The IPCC’s Sixth Assessment Report is and will remain historic. Beyond the new measures attesting to the acceleration of climate disruption and drawing up the most plausible scenarios for the coming decades, it is indeed the impact of human activities on this disruption that is methodically proven. Experts have established the direct impact of human activities on global warming at +1.1°C since the middle of the 19th century.
We are therefore responsible for the cataclysms to come and we are not, for the moment, able to meet this planetary challenge. Speeches and awareness are multiplying, everyone is doing their part, their project and their good will, but in reality, behaviors change only slightly. And yet, we know that we must change, that this change is neither an option, nor a luxury, but quite frankly a survival issue.
So what do we do? Do we continue to debate who is right and who is wrong? Do we continue to wait for our rulers, our leaders, or our shareholders to decide for us that it is finally time to change? Or is it not time to mobilize together to make our behaviors and ways of thinking evolve in a sustainable way?
Because, yes, the ecological crisis is also and above all a major cognitive and behavioral crisis. Despite the facts, analyses, initiatives, and knowledge that are accumulating and alerting us, we are not changing enough. We prefer to maintain our focus on our particular interests and privilege very short-term gains rather than the necessary long-term changes. Our mental health is going off the rails, our education is no longer adapted, our companies and institutions are struggling to engage and motivate, our leaders no longer inspire confidence, our cultural symbols are withering away, and without new common references emerging…
To change one’s habits is in a way to fight and defend oneself, it is to choose to disrupt oneself in the hope that something better will happen
The problem is that it is obviously not that easy; we all want, at certain moments of our lives, to change our habits and yet so few of us really succeed in doing so in a lasting way. Let us be reassured, this is neither the fault of a lack of willpower, nor an excess of laziness, it is the result of the power of automatisms anchored in our mental patterns. Our habits are in fact a set of automatisms acquired through experience and anchored in our brains and bodies. These automatisms are essential to our survival, and it is thanks to them that we can act quickly, especially in the face of danger. It is also thanks to automatisms that we manage to understand each other and to do things together without always reinventing everything. Whether they are good or bad, our habits are useful and even vital to us! To change one’s habits is to fight and defend oneself, to choose to disturb oneself in the hope that something better will happen, that a positive evolution will take place.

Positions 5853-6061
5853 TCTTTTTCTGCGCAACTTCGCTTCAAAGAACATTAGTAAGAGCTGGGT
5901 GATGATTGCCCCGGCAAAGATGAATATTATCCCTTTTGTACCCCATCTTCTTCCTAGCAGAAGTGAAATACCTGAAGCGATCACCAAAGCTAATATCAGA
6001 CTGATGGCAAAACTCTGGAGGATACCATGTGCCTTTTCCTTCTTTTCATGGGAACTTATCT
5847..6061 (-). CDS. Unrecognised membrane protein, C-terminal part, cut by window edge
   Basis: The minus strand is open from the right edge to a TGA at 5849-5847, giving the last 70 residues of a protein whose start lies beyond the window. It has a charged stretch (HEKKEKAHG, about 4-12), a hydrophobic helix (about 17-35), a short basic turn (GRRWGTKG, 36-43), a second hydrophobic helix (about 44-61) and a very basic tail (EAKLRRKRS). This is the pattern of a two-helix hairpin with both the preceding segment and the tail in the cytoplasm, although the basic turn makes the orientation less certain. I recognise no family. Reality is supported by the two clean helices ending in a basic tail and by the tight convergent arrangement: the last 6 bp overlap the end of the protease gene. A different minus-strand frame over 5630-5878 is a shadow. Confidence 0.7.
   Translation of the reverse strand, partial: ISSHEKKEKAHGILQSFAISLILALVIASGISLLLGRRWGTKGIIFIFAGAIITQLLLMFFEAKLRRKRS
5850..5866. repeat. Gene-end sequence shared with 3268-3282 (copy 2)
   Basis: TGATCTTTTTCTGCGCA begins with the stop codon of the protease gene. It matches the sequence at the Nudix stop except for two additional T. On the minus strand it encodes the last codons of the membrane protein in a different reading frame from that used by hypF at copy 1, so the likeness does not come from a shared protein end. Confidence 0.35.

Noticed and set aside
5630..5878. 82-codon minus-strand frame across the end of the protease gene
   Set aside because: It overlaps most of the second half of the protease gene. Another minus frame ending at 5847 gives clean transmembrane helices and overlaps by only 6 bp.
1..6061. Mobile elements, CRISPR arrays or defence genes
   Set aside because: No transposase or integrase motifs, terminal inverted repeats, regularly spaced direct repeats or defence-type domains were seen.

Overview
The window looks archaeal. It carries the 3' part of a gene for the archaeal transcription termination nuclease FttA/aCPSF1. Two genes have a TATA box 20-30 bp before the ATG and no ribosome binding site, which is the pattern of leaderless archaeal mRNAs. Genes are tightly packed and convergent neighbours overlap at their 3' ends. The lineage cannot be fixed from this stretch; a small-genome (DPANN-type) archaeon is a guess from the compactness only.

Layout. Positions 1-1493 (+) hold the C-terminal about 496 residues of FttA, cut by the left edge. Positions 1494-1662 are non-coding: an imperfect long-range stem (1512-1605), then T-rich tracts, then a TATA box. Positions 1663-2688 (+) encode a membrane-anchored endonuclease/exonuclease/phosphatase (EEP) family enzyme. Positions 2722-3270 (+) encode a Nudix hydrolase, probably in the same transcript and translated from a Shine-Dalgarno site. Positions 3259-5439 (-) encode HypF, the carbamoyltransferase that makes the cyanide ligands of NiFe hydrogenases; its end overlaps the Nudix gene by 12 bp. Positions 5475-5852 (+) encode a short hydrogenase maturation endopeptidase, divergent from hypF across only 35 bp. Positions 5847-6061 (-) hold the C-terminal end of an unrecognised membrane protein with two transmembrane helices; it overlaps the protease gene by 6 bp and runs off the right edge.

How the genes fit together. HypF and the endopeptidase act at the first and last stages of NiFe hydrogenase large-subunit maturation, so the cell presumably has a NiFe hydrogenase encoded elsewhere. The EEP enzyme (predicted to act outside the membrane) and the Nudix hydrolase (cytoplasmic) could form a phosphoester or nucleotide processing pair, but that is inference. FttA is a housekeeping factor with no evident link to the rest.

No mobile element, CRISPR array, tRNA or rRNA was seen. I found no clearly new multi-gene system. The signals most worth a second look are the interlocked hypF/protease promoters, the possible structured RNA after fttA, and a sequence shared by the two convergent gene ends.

This is the difficulty of the challenge we have to face: to fight against ourselves and to pulverize our beliefs while having confidence in our ability to adapt and evolve. We are both the source of risks and solutions, and the challenge is to make the Human Factor a positive factor for itself and for what surrounds it. Because, yes, the Human Factor is the solution to the problems it has contributed to create, only it can grasp the transition issues we have to face, only it can learn new ways of behaving and interacting with its environment; i.e., new cognitions.
The challenge is huge but not out of reach. Cognitive sciences are booming, and this interdisciplinary field – which is gradually unlocking the mysteries of consciousness, motivation, memory, and behavior – is gaining the attention of the general public and policy makers. The opportunities offered by this new knowledge and understanding of the Human Factor are infinite; as much for our health, our education, our modes of consumption, and collaboration as for our ways of considering and interacting with the non-human world.
Cognitive design must bring out solutions by and for Humans and anchor them durably at the heart of the environments in which we evolve
This is the mission of cognitive design: to combine cognitive sciences with digital technologies, data science, and design in order to activate the evolution of behaviors and cognitions. The aim is to bring out solutions by and for humans and to anchor them permanently in the heart of the environments in which we live.
From now on, it is up to us, Humans, to ensure that the impact of the positive evolution of our behaviors and our cognitions is at least equal to the magnitude of the historical and planetary crisis we have fully entered. This collective challenge confronts us with our condition as human beings and calls upon our best capacities of care, cooperation, imagination, creation, and education.
The human factor must now be at the center of our vision of the future and we therefore call on all private, public and associative actors, scientists, practitioners, decision-makers, designers, artists, journalists, collaborators, and citizens to come together in open and interdisciplinary spaces in order to act sustainably on it. We will never be too numerous for action, we will never be too attentive to evolve together.